Although some people love the character that a mole adds to their appearance, not everyone feels this way. And beyond just aesthetic considerations, removing a mole may be a very important health decision. Because many people are interested in this procedure, we receive a lot of questions about mole removal.
The following guide provides answers to the most common questions that we are asked about this procedure:
The most common reason that moles are removed is because there is a concern related to cancer. The way this specific process works is if a general practitioner has any reason to believe that a patient’s mole may contain abnormal cells, they will refer that patient to a dermatologist. After an examination, most dermatologists will do a biopsy if they have reason to believe the mole is cancerous. If cancer cells are detected, the mole will be removed in a timely manner.
The most concerning aspect of a mole is if it changes. Moles that change in any way are the most likely to be a sign of melanoma. If you notice itching, bleeding, colour changes, patchiness, shape changes or size changes in relation to a mole, it’s important to have it looked at by a qualified medical professional as soon as possible.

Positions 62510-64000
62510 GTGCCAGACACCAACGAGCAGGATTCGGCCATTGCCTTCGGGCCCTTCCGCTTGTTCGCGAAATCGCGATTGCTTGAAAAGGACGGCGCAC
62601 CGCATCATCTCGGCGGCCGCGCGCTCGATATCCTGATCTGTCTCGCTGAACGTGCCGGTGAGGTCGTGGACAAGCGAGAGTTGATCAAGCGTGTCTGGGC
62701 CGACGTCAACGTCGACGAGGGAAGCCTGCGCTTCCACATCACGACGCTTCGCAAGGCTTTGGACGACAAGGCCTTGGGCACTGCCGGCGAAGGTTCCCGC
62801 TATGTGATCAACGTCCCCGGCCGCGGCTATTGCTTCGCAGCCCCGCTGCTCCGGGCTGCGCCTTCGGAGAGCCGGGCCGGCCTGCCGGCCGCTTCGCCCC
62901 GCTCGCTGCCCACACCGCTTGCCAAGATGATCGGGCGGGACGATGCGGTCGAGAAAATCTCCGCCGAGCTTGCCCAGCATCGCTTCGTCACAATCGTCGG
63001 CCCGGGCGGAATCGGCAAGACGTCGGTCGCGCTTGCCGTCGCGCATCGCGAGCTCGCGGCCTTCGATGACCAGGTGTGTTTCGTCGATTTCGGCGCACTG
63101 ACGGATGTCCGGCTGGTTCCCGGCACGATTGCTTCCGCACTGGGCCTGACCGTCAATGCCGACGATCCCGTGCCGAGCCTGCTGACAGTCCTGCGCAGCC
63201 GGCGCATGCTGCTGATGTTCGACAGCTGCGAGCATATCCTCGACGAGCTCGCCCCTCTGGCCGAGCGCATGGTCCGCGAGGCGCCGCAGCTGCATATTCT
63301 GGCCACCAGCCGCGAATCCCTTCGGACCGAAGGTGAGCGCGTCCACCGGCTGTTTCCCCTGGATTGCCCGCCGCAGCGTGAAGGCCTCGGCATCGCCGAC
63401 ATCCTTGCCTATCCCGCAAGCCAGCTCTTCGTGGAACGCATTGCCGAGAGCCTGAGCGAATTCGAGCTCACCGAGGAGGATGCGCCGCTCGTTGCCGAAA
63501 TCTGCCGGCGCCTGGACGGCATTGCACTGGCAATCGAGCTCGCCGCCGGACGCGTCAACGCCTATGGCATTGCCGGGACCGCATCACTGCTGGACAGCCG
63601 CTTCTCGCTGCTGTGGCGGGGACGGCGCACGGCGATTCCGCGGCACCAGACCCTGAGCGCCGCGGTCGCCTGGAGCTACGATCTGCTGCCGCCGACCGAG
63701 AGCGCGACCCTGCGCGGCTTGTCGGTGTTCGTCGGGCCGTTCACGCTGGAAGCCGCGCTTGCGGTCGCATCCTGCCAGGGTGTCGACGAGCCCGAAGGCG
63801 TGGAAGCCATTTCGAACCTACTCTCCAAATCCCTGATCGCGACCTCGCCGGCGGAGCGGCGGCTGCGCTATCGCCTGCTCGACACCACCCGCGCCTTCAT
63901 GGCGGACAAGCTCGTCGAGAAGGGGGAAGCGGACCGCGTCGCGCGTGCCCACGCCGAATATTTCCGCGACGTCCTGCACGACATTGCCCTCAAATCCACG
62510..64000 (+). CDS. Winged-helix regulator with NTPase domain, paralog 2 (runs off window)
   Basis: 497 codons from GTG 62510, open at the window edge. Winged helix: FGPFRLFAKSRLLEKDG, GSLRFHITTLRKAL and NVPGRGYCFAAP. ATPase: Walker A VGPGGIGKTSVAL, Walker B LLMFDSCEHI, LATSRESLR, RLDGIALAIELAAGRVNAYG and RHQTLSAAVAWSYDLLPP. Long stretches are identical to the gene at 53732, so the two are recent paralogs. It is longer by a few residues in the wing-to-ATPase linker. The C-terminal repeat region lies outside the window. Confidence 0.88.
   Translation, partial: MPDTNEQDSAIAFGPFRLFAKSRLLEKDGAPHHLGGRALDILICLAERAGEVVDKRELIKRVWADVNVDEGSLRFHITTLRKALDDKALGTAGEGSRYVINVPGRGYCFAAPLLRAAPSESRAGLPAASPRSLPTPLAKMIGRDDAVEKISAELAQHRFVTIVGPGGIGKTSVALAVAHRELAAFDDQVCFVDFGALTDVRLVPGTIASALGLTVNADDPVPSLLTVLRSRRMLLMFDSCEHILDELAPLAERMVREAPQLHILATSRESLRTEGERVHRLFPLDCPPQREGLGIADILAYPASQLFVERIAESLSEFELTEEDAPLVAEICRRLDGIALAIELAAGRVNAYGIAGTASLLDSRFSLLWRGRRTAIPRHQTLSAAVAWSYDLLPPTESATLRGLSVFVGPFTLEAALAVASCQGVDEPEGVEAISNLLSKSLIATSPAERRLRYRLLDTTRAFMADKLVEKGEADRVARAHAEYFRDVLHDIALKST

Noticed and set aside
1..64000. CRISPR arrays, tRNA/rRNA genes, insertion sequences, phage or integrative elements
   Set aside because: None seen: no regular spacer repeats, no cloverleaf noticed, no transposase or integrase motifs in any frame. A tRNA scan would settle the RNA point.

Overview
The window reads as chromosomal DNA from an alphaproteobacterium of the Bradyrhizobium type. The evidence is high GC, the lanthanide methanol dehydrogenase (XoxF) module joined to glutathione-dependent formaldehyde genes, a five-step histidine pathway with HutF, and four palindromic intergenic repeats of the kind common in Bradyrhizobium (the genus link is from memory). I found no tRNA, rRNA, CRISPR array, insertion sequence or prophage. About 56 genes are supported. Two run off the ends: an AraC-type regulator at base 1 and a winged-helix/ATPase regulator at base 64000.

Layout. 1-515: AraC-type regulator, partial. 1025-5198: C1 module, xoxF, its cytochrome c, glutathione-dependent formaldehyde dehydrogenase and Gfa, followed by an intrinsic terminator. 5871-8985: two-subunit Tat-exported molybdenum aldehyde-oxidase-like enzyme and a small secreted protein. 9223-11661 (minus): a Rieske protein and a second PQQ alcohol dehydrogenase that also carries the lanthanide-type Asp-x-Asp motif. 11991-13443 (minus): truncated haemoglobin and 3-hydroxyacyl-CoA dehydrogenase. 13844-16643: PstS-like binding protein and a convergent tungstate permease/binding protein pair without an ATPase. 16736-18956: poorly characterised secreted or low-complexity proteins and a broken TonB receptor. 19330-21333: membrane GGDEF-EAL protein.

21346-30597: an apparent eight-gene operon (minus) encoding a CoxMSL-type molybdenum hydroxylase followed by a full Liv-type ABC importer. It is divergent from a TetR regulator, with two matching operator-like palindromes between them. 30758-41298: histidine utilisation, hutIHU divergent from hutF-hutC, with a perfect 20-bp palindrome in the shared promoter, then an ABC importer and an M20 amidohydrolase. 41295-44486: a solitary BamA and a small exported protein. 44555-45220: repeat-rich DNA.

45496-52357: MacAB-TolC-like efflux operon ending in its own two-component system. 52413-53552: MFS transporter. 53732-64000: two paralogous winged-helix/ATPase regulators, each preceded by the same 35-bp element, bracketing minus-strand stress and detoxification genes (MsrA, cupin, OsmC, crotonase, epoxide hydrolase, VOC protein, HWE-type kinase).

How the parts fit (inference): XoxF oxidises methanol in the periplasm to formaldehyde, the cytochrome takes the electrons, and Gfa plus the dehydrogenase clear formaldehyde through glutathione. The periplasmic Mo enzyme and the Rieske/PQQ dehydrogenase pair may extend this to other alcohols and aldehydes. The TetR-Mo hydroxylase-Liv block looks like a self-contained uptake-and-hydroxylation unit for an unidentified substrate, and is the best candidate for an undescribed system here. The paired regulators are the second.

Not every mole presents the possibility of developing into skin cancer. Many individuals go through their entire lives with moles that never develop into any type of health concern. However, just because a mole doesn’t present the threat of cancer doesn’t automatically mean it’s something you want on your body. If you have a mole that has caused you to have issues with your self-esteem, it is possible to have it removed. The main thing to keep in mind is that cosmetic mole removal usually isn’t covered by insurance or other medical programs. But since it’s possible to have this procedure done for a reasonable price, there’s no reason not to explore it further.
Regardless of whether the reason behind a mole removal is related to health or appearance, the process is the same. Prior to the removal, local anaesthetic will be injected into the skin that surrounds the mole. Once the anaesthetic has been applied, a skilled medical professional will use a scalpel to remove the mole. If there is reason to believe the mole is cancerous, it will be sent to a laboratory for further examination and testing. After the mole is removed, the site will be stitched shut. Since the period of time prior to stitch removal will vary, you will be given specific instructions after the procedure is done. In terms of aftercare, the most important thing is to keep the site of the removed mole covered and clean for around 48 hours.
If you want to speak one-on-one with a doctor about potentially having one or more moles removed from your body, the easiest way to do so is by scheduling a consultation with NU Cosmetic Clinic.